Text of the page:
NTP Patent Reexaminations & Key Patent Reissue Cases
With not much going on between holidays, a look forward to 2011 shows some interesting post grant issues teed up at the CAFC.
Oral arguments have been scheduled for In re Tanaka (January 10), In re NTP (February 10), and In re Mostafazadeh (February 11). (CAFC schedule here)
As a reminder In re Tanaka, (on appeal from the BPAI decision of last December) will explore whether or not a reissue application is proper where the only defect identified in the issued patent is the failure to present additional dependent claims. At the BPAI, the Board reasoned that the mere addition of new dependent claims did not identify any defect in the issued patent.
Of perhaps greater interest in the patent reissue area is In re Mostafazadeh. This case will explore the boundaries of the recapture rule as it relates to broadening reissues. Specifically, the CAFC will have an opportunity to provide feedback to the USPTO on the continued viability of Ex parte Eggert 67 USPQ2d 1716 (BPAI 2003) in view of North Am. Container, Inc. v. Plastipak Pkg., Inc., 415 F.3d 1335, 1349 (Fed. Cir. 2005). The USPTO has taken the position that Eggert is no longer binding on the Office. As a result, the Office has considered recapture to foreclose presentation of an intermediate claim scope in patent reissue where a broader claim limitation was surrendered in original prosecution.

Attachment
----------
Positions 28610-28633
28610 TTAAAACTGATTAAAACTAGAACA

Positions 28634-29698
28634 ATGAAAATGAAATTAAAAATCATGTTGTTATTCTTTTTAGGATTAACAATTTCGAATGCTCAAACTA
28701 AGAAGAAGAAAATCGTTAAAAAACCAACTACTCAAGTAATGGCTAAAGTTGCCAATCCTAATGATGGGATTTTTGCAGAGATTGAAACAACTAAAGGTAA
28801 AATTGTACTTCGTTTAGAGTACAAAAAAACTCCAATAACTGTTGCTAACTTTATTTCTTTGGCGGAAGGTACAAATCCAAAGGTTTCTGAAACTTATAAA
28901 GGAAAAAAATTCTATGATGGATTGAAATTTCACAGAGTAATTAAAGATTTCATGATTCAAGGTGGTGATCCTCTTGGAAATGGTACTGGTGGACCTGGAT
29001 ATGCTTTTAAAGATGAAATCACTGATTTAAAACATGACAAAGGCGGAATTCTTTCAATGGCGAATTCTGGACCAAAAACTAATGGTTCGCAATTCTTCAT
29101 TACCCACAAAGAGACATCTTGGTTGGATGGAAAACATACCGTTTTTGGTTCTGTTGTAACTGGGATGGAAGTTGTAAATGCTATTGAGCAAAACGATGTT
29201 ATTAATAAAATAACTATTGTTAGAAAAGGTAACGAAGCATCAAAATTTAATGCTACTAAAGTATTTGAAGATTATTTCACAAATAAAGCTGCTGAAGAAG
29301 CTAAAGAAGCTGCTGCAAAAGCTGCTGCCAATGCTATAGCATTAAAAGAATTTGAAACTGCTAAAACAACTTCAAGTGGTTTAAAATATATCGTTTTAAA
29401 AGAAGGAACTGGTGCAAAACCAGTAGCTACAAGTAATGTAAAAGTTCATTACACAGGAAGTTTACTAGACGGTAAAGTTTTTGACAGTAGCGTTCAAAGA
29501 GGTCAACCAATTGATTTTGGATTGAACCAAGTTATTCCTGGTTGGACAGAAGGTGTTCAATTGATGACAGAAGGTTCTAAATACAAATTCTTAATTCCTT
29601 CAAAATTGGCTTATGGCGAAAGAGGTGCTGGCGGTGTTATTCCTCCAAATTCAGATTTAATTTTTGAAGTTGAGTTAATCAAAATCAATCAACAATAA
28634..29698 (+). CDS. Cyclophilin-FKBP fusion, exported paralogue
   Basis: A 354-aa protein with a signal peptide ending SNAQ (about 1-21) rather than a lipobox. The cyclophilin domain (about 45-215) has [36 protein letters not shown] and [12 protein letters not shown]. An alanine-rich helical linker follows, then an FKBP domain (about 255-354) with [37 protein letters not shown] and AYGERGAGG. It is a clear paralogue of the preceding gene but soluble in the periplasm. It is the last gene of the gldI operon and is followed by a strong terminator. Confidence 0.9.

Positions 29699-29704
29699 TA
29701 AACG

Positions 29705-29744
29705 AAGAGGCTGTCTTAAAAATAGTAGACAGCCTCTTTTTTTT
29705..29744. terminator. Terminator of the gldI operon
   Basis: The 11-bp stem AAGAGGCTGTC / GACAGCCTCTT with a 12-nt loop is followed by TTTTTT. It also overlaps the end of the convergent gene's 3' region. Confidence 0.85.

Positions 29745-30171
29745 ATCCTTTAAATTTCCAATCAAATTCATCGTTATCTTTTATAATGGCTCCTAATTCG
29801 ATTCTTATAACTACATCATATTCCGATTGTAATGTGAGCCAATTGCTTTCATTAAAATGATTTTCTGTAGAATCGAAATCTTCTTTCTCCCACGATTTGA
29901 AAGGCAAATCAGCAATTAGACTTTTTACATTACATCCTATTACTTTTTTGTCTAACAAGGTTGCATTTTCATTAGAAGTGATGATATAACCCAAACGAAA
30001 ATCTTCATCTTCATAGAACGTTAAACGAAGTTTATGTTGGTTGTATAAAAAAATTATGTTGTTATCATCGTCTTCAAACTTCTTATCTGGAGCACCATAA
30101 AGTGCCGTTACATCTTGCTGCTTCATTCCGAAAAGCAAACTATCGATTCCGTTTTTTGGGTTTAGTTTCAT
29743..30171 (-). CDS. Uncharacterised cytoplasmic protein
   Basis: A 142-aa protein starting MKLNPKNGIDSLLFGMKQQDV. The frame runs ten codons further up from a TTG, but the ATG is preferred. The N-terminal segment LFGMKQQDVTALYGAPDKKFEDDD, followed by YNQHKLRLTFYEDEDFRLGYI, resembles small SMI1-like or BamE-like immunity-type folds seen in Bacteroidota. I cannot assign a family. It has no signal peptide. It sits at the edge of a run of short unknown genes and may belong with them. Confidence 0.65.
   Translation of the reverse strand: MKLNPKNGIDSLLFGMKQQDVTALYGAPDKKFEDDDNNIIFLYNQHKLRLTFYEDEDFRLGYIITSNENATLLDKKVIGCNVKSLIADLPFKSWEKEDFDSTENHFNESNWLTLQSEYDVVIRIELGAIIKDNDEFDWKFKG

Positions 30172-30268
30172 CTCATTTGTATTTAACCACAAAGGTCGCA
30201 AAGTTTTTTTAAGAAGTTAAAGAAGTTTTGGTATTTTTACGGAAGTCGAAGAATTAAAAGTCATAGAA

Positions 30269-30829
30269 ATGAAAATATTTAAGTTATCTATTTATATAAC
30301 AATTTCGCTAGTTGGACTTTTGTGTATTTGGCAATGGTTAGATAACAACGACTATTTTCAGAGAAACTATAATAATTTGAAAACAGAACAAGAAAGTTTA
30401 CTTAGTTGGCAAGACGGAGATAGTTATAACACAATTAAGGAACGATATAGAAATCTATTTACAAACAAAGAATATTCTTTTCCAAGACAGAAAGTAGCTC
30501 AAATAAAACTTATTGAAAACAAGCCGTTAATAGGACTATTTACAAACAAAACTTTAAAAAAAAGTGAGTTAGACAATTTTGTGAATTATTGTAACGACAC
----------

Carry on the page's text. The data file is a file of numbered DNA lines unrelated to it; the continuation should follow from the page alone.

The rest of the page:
Finally, the NTP patent reexaminations of NTP v. RIM fame finally get their day in court.
As discussed last year, the USPTO rejected almost all of the NTP claims. Specifically, the rejection of all claims was affirmed in 6,317,592, 5,819,172, and 6,067,451; Rejections were affirmed-in-part in 5,436,960 and 5,625,670, (the surviving ‘670 claims appear to have been added in reexamination, claim 15 of the ‘960 appears to be the only surviving claim successfully asserted against RIM).
Most of the new claims added in these reexaminations are set to expire in 2012 (and not even enforceable until printed, likely mid-late 2011). The CAFC has set aside an entire afternoon to hear these appeals en masse. It seem unlikely that the rejections will be reversed as NTP has relied on some fairly “controversial” theories to put it diplomatically. To date NTP has argued that a certain Telenor art reference was fabricated by the requester, and that Markman decisions are binding on the USPTO.
If I may steal a line from Terrell Owens, get your popcorn ready!